This weather phenomenon will be most dramatic in the early hours of January 4, the Svábhegy Star Observatory told MTI on Friday.
The most important and exciting astronomical event at the beginning of the year is the arrival of the Quadrantids meteor shower – as they wrote in the announcement.
According to information, it is a meteor shower that ideally attracts an average of 130 meteors in the northern sky per hour, thus competing with the Perseid meteors in August (with a maximum of 84 meteors) and the Geminid meteors in December (with a maximum of 88 meteors). Meteors per hour).
Shooting stars, or meteors, consist of dust particles and pieces of rock that hurtle through space at speeds several times the speed of a spaceship. A long, bright ion channel is created in the Earth's upper atmosphere, which people see as a meteor.
The parent body of the Quadrantid meteor shower is asteroid 2003 EH1, which is only 3 km in diameter. Interestingly, asteroids rarely produce debris clouds in their orbits that form the basis of meteor showers. However, the strange orb is still responsible for the Quadrantid meteor shower, suggesting that 2003 EH1 is actually the nucleus of comet C/1490 Y1, which astronomers in the Far East observed five hundred years ago. They wrote that this object could have left behind a thin cloud of dust that meets Earth every year in the first days of January, crossing our planet's orbit around the sun.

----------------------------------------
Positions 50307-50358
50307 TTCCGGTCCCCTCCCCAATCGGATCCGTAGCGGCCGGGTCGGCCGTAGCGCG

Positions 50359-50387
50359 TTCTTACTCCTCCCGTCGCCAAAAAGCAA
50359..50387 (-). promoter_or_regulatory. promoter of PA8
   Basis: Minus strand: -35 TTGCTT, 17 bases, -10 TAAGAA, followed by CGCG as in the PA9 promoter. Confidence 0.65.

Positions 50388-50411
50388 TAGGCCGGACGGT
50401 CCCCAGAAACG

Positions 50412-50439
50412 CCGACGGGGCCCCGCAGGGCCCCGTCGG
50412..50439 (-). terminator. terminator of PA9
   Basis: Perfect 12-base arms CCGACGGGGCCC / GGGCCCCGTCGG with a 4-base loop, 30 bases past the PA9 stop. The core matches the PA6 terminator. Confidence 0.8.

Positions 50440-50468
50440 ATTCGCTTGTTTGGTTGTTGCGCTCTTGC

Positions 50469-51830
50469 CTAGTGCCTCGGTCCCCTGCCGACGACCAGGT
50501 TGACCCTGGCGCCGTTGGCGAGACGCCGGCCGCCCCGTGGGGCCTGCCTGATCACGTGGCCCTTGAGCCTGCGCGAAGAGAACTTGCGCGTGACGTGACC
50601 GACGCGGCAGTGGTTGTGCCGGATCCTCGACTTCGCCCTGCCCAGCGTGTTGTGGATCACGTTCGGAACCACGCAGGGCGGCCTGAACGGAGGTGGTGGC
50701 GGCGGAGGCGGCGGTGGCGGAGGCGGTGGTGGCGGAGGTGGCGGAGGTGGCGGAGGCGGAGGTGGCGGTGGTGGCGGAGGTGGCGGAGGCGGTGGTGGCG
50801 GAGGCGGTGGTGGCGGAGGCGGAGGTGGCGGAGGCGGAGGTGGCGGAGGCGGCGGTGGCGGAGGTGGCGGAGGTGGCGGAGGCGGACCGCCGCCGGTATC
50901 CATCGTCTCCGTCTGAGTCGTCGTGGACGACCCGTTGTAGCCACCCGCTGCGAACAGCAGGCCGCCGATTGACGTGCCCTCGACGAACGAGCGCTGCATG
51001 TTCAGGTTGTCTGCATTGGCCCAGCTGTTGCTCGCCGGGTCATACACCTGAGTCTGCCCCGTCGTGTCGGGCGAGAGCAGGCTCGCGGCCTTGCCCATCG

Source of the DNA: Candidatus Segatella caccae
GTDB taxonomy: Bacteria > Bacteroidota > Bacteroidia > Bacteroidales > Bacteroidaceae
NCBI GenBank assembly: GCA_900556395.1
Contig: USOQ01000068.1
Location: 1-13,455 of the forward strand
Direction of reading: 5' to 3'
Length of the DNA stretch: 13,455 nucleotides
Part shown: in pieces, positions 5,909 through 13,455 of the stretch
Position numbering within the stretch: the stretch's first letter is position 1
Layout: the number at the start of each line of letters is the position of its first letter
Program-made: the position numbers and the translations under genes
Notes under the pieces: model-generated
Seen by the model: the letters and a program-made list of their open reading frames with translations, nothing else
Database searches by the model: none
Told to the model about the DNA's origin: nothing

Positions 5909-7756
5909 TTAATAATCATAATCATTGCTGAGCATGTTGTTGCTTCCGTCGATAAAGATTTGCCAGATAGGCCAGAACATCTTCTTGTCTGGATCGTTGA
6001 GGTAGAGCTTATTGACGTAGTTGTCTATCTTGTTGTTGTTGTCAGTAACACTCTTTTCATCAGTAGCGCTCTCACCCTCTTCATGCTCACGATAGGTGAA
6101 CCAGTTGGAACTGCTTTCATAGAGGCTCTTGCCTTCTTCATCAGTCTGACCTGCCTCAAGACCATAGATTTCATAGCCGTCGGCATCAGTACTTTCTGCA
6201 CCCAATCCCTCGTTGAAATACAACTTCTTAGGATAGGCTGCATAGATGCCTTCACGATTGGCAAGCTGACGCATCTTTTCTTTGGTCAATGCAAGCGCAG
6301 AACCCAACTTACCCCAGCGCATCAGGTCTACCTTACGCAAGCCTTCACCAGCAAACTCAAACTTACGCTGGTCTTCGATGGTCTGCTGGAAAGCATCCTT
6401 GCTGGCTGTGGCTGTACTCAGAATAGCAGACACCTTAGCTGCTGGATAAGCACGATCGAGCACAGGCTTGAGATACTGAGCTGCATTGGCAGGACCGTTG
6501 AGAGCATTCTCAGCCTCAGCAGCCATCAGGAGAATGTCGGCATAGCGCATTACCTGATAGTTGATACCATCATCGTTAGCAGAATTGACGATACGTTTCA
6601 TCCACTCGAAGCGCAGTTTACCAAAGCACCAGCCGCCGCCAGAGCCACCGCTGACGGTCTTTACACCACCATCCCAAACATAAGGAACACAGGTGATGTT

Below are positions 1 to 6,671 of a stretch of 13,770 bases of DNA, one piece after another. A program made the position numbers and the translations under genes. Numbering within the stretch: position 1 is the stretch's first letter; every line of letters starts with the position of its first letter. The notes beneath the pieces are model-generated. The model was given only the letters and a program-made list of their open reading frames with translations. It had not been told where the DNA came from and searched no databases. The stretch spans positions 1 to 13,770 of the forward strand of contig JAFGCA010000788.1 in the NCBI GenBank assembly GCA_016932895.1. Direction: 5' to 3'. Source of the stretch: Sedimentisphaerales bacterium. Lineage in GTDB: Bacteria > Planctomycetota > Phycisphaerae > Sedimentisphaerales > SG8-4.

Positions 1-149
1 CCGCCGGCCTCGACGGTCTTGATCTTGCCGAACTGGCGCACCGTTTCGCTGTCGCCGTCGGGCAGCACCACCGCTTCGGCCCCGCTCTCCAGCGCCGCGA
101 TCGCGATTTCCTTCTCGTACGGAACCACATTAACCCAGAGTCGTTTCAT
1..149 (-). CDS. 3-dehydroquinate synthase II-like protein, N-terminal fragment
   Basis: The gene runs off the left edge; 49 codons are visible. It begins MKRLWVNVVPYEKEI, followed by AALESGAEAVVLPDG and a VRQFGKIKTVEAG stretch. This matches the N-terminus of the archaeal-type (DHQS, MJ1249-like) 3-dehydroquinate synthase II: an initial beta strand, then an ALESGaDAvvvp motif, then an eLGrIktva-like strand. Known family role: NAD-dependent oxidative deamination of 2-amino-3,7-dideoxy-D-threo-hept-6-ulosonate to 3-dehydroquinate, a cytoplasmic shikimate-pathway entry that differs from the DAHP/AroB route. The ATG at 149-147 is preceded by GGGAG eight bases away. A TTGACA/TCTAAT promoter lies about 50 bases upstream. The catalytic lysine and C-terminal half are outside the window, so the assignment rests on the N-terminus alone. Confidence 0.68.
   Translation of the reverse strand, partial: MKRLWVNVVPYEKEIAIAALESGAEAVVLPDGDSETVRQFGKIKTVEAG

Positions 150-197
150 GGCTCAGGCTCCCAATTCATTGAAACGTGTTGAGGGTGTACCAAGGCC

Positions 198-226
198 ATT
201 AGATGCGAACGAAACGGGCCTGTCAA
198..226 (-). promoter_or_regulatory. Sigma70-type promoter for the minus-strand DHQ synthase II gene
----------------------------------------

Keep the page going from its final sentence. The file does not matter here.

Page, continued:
According to information, the best time to observe quadrupeds is the hours before dawn on Thursday. The swarm's radiation will rise to its highest point at six in the morning, and its height will approach the eighty-degree horizon in the eastern sky. He added: “The moon will not help us this time, as it is relatively close to radiation, and will shine in the Virgo constellation at a stage of 49 percent, which will certainly make it difficult to detect the 3-6 magnitude meteors that it consists of.” They add the majority of quatrains. Meanwhile, the swarm is also filled with very bright fireballs, so with a favorable sky, there's a good chance of a stunning and memorable shooting star. The only thing to do is to look for a dark area, devoid of city lights – as in Budapest, for example, Normava or Harmachatar Hegy – reads the advertisement.
A detailed description of this phenomenon and its observation can be found on the website of the Svábhegy Star Observatory (svabhegyicsillagvizsgalo.hu).